No. 2757 Philadelphia, 1982, Appeal from Judgment of Sentence of the Court of Common Pleas, Criminal Division, of Luzerne County, Nos. 1214, 1415, 1213, 1417, 1411, 1414 of 1981.
Joseph F. Sklarosky, First Assistant Public Defender, Wilkes-Barre, for appellant.
Joseph Giebus, Assistant District Attorney, Wilkes-Barre, for Commonwealth, appellee.
Brosky, Wieand and Hester, JJ.
[ 326 Pa. Super. Page 493]
George Walton, having entered pleas of guilty to fifteen burglaries in Luzerne County, was sentenced to serve a term of imprisonment for not less than three nor more than six years, with credit for time served, after which he was to be on probation for twenty-five years. He was also ordered to make restitution. He filed a petition to modify sentence in six cases.*fn1 In this petition he alleged that the sentences imposed, including the orders of restitution,*fn2 were excessive. His petition was denied without hearing, and this appeal followed.
[ 326 Pa. Super. Page 494]
In view of the fact that appellant admitted his participation in fifteen burglaries, we cannot say that the term of imprisonment or the terms of probation were excessive. However, appellant is on more solid ground when he argues inadequacy of the record to support the court's several orders of restitution. Not only was there no evidence demonstrating appellant's ability to pay the sums ordered, but, in fact, there was no evidence to support a finding that a loss had been sustained in the amount which appellant was ordered to pay.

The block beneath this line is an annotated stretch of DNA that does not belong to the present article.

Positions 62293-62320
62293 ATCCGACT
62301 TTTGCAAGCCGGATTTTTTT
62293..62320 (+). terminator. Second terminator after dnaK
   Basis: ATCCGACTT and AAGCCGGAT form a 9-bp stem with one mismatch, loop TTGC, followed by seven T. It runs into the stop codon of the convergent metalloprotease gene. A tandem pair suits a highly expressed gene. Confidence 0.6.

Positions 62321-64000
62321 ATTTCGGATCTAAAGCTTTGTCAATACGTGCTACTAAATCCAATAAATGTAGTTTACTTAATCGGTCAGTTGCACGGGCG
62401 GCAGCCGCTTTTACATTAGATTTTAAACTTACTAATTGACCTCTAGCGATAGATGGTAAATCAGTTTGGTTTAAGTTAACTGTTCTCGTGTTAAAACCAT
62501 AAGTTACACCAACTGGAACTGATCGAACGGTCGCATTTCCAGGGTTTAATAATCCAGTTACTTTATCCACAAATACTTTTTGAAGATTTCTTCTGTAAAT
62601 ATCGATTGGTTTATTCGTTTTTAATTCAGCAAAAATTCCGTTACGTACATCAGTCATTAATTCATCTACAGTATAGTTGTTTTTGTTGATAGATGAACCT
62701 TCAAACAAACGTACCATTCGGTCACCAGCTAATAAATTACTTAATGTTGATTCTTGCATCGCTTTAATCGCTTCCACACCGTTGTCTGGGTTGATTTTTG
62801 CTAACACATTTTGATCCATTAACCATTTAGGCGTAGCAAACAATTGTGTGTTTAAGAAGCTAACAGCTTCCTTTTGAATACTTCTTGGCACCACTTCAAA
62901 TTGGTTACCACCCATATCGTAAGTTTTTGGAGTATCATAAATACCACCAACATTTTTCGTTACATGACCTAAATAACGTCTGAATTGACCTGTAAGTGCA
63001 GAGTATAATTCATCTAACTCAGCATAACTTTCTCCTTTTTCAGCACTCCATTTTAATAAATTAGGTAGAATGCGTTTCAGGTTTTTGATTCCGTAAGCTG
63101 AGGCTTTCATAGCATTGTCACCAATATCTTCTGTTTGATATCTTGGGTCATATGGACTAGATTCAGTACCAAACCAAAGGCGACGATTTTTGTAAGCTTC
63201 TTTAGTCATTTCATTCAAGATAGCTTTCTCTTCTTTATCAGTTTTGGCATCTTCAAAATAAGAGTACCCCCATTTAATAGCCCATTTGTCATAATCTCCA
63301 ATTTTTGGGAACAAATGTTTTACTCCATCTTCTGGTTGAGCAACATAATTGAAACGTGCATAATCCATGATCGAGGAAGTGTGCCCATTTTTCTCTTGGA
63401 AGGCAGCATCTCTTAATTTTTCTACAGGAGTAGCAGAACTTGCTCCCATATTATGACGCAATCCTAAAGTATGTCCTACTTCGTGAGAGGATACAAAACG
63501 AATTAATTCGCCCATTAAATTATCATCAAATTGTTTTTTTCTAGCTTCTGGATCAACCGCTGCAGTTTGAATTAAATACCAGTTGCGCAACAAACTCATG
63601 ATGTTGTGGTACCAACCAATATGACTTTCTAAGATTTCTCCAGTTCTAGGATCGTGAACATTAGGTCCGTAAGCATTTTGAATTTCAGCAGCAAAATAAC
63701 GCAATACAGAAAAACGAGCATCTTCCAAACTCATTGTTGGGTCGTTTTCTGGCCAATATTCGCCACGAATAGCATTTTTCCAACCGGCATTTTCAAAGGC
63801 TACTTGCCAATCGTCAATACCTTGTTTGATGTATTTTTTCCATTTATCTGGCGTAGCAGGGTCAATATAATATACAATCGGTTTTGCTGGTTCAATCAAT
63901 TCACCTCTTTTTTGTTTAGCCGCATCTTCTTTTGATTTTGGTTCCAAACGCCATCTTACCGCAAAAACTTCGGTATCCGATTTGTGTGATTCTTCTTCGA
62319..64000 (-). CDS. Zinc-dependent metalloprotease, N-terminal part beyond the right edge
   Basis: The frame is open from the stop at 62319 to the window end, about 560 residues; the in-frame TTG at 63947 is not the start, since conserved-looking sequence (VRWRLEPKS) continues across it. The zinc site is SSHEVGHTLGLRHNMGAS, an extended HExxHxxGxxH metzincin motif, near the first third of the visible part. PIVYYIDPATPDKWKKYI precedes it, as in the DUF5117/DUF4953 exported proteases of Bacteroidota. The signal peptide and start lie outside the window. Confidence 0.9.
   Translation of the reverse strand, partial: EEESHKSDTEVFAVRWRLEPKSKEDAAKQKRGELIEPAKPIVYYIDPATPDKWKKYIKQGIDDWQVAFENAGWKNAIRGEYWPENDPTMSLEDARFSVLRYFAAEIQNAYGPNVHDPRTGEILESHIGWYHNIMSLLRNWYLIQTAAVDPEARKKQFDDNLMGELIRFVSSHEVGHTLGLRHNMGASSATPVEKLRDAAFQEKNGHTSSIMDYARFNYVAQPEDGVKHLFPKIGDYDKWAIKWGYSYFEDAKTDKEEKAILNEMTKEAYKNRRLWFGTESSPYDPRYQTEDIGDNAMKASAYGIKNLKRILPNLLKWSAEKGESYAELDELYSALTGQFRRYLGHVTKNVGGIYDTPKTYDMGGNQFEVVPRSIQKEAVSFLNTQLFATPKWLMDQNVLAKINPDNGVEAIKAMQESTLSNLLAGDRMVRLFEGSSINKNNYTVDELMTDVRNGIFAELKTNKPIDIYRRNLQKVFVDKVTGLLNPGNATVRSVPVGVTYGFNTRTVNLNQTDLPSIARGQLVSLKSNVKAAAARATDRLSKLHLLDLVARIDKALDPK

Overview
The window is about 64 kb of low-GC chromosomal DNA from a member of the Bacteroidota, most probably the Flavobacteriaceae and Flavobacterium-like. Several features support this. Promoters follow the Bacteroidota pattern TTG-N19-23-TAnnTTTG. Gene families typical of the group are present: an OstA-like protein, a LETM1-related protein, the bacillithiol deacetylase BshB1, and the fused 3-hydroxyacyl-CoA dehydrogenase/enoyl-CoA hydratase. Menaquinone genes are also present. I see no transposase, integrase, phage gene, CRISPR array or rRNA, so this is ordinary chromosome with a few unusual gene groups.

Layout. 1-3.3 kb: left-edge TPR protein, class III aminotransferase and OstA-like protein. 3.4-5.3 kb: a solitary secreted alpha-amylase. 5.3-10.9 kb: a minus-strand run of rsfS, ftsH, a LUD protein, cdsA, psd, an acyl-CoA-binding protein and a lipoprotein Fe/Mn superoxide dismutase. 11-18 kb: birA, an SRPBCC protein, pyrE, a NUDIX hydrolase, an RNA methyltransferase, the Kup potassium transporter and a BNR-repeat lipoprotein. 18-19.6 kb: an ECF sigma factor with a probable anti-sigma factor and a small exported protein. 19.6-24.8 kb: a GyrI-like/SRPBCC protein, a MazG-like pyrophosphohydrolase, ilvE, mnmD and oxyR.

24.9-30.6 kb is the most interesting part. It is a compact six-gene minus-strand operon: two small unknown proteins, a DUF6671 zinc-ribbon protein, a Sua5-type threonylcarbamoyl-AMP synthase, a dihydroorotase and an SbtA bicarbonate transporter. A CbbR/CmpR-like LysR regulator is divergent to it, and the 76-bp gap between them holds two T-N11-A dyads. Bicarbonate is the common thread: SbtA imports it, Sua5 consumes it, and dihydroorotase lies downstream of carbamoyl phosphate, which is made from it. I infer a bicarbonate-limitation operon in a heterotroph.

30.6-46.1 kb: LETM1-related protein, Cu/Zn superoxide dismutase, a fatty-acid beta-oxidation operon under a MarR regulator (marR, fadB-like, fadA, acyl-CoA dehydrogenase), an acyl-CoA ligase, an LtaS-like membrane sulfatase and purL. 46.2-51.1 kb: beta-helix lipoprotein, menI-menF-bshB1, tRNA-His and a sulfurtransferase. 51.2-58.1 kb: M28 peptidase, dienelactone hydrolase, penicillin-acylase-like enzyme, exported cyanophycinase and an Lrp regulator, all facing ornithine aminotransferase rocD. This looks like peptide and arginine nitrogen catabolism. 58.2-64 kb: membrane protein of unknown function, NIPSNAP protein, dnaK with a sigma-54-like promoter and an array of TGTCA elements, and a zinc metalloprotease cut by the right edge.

An order of restitution is a part of the sentence, and it must be supported by the record. Commonwealth v. Galloway, 302 Pa. Super. 145, 161, 448 A.2d 568, 576-577 (1982); Commonwealth v. Fuqua, 267 Pa. Super. 504, 510, 407 A.2d 24, 27 (1979).
"[I]t is incumbent upon a sentencing court, before it enters an order of restitution, to consider on the record (1) the amount of the loss suffered by a victim; (2) the fact that such loss was caused by conduct of the defendant; (3) that the amount awarded does not exceed the defendant's ability to pay; and (4) the type of payment that will best serve the needs of the victim and the capabilities of the defendant."
Commonwealth v. Katz, 318 Pa. Super. 282, 287-88, 464 A.2d 1343, 1346 (1983), quoting Commonwealth v. Wood, 300 Pa. Super. 463, 467, 446 A.2d 948, 949-950 (1982). See: 18 Pa.C.S. § 1106(c).
Because the record does not support the sentences imposed by the court, the sentences appealed from must be vacated and the ...